(This piece was published in Hong Kong Discovery Magazine, vol.77, p.16-24)
Some travel to admire the scenery, I travel to lose and find myself again. I was lost for months and one day I realized that I should go and explore the world to get some insights. I decided to free myself from the routine and just get out there. The further I go, the better it seems. Without thorough consideration, I chose Mauritius and went there alone for a six-week internship on a project called ‘Save Our Seas’. Frankly speaking, at that time, I had no idea what Mauritius was like apart from the tranquil beaches on tour brochures. All I wanted was to explore and contribute whatever I can to the environment in another part of the world.
Everyday in Mauritius is a story. Let me begin with the moment I got onto the plane. The man sitting next to me was a Mauritian, a local clinical scientist. He passionately introduced Mauritius to me and even shared with me some lessons he learned in life. Somehow I was amazed by his enthusiasm, and later I realized that the biggest asset of Mauritius is the relaxed charm of its warm and welcoming people. Yet, his reflection on climate change was not what I expected in a casual conversation. He mentioned how Mauritius has been plagued by climate change over the past five years, for instance, increasingly frequent and intense floods which claimed lives. Being a student majoring in Environmental Management and Technology, I always hear about the negative impacts brought by climate change in different countries but have neither experienced it nor heard the victims talking about it. Therefore, this piece of sharing was a mental bombshell to me, and prompted me to investigate more during my stay. On this long flight from the Pacific Ocean to the Indian Ocean, I was determined to make some changes in a community new to me.
My project ‘Save Our Seas’ is an awareness campaign aiming at generating awareness among members of the public on the issue of marine conservation, and putting a stop to the progressing deterioration of the marine ecosystem in Mauritius. My job was basically divided into two parts. First, I had to focus on increasing people’s awareness through communication and second, work with the local environmental non-government organizations (NGO).
During the awareness and survey days, we talked to over 600 people. I went to beaches and supermarkets with other interns to interview both the locals and the visitors, to know more about how they view the change in the marine ecosystem and on awareness campaigns. Of the 600 people surveyed, more than a half (66%) noticed a change in the state of the beaches and lagoons, namely erosion, more waste on the coasts and decline in the amount of living corals. Over a half (56%) claimed they usually see people throwing wastes into the sea or along the coast whereas the majority (75%) thought they are not aware or merely aware about marine life and what causes harm to them. The vast majority (88%) thinks people are unaware that the sea is in danger. Based on the statistics, we could infer that the problem in marine ecosystem in Mauritius is attributable to the lack of knowledge on protecting marine life. So the antidote to tackling the root of the problem is to educate the public. In view of this, my peers and I went in groups to hit the beaches and delivered messages to people on what to do and not do in their daily life, while partaking in recreational activities like snorkeling and diving.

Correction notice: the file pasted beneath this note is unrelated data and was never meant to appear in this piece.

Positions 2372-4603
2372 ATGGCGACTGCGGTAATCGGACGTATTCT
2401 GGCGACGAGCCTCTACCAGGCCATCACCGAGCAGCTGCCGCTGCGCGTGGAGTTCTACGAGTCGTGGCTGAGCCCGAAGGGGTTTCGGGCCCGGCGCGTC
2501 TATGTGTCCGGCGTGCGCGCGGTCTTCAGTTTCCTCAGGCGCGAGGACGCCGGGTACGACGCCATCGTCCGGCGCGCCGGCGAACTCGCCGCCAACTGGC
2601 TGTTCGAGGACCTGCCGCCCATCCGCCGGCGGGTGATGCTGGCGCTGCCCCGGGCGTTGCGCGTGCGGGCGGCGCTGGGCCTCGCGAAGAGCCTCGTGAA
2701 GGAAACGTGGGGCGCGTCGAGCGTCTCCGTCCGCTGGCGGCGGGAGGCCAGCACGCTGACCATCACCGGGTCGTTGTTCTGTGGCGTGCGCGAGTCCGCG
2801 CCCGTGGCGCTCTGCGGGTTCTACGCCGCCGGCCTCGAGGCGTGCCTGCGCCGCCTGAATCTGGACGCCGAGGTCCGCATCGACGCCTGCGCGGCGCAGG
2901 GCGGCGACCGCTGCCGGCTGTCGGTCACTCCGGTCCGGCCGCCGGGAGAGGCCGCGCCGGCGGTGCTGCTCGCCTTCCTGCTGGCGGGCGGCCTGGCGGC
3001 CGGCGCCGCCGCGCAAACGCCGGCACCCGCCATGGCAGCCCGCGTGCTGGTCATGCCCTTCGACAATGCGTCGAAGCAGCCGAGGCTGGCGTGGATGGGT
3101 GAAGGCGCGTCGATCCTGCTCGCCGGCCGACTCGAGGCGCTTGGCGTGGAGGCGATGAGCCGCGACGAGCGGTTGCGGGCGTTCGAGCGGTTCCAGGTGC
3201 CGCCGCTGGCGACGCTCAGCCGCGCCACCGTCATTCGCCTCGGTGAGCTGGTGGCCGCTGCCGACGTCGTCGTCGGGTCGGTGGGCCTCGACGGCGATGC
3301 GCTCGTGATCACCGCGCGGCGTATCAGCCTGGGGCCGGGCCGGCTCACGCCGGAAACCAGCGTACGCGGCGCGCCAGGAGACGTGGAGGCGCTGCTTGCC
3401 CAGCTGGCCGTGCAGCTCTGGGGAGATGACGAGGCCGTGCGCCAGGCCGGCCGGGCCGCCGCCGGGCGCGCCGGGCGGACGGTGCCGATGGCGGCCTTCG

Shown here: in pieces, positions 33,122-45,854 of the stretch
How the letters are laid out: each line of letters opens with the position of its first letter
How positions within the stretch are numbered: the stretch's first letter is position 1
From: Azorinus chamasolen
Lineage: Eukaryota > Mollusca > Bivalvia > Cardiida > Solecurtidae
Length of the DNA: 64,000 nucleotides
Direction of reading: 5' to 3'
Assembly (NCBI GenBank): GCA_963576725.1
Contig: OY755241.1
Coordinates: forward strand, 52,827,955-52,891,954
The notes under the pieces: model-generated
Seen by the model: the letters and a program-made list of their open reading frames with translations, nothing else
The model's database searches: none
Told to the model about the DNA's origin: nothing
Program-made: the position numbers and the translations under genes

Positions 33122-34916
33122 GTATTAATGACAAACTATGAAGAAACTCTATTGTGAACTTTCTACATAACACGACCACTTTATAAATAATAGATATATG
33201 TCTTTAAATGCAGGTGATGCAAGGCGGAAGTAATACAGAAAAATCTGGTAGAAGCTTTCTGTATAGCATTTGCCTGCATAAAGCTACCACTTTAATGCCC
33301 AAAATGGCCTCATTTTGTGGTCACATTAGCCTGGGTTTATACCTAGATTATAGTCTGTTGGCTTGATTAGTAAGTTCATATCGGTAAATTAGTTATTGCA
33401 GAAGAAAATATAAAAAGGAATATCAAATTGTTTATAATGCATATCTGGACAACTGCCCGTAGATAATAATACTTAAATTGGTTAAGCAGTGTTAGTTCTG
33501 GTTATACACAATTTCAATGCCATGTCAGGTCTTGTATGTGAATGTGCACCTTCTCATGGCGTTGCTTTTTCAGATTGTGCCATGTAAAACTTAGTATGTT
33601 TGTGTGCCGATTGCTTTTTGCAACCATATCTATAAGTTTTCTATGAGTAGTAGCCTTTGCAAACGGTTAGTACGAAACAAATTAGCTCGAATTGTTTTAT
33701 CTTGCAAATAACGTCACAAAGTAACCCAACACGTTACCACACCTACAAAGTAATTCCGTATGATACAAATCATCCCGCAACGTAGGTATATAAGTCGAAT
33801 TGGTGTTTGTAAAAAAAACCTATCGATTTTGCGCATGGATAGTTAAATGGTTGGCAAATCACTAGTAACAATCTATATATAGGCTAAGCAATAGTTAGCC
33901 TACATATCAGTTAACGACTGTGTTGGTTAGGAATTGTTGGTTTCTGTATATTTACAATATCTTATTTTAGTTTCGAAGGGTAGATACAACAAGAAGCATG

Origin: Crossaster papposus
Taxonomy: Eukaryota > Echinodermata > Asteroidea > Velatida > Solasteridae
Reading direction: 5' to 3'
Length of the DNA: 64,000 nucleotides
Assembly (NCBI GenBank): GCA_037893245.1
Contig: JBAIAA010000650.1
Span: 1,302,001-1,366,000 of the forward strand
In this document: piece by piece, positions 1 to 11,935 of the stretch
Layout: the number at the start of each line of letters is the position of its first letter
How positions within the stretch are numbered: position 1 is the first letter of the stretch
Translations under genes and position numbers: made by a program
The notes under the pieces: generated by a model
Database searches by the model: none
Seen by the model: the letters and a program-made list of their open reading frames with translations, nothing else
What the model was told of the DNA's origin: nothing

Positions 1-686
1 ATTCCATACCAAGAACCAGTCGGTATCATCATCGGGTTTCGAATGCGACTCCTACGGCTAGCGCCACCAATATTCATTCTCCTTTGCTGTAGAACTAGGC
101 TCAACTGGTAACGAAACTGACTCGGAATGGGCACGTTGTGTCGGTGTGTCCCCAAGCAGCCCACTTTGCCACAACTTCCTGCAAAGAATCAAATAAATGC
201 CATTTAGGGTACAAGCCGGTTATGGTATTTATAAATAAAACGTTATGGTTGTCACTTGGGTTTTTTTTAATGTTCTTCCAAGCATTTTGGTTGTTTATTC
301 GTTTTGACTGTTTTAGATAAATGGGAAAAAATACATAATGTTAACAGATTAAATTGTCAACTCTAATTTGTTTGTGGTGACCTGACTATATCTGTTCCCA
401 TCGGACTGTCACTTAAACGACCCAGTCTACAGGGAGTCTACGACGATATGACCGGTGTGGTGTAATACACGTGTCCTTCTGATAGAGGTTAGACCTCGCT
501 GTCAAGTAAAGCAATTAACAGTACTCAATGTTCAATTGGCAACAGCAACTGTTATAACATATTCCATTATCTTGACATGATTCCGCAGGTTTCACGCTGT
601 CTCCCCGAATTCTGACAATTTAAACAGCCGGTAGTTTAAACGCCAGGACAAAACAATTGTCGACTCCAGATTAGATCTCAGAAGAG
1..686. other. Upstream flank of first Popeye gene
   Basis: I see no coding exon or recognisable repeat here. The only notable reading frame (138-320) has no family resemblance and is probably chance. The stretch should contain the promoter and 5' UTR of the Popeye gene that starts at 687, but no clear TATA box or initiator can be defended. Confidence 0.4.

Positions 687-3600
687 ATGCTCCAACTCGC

The biggest surprise for me was, unlike people in Hong Kong, the Mauritians were eager to learn how to protect their seas by paying attention to what I told them and returning me a genuine smile. Some encouraged me to persist in the effort in spreading the messages. One of them even posted up our memo on how to save marine ecosystem on his ice-cream van, which operated everyday near the beaches. This was really encouraging as people revealed that they were willing and ready to change. Our findings also showed that the majority (82.3%) thought there should be more awareness campaigns in Mauritius. It proved worthwhile for me going out, talking with the others and spreading green messages, however hard it was.
After meeting the man on the plane and the locals during awareness days, I pondered why the attitude of the Mauritian and HongKongers differ so much when it comes to acquiring knowledge on environmental protection and practicing it. Here are some possibilities: first, Mauritians are proud of having such an amazing natural environment in their country, and they are attached to the beauty of it.
If you lie on any beaches in Mauritius, try to feel the warmth and vibrancy of the sun; listen to the splash of the seawater; gaze at the crystal clear water and look at the people relaxing and sunbathing near the coconut trees – you will probably be amazed by this tropical atmosphere and say “life’s so good”. You will probably feel refresh and energetic and want to seize the moment badly. It is such a pleasure to inhabit such a lovely island with great natural beauty. No wonder why the Mauritians are willing to protect it.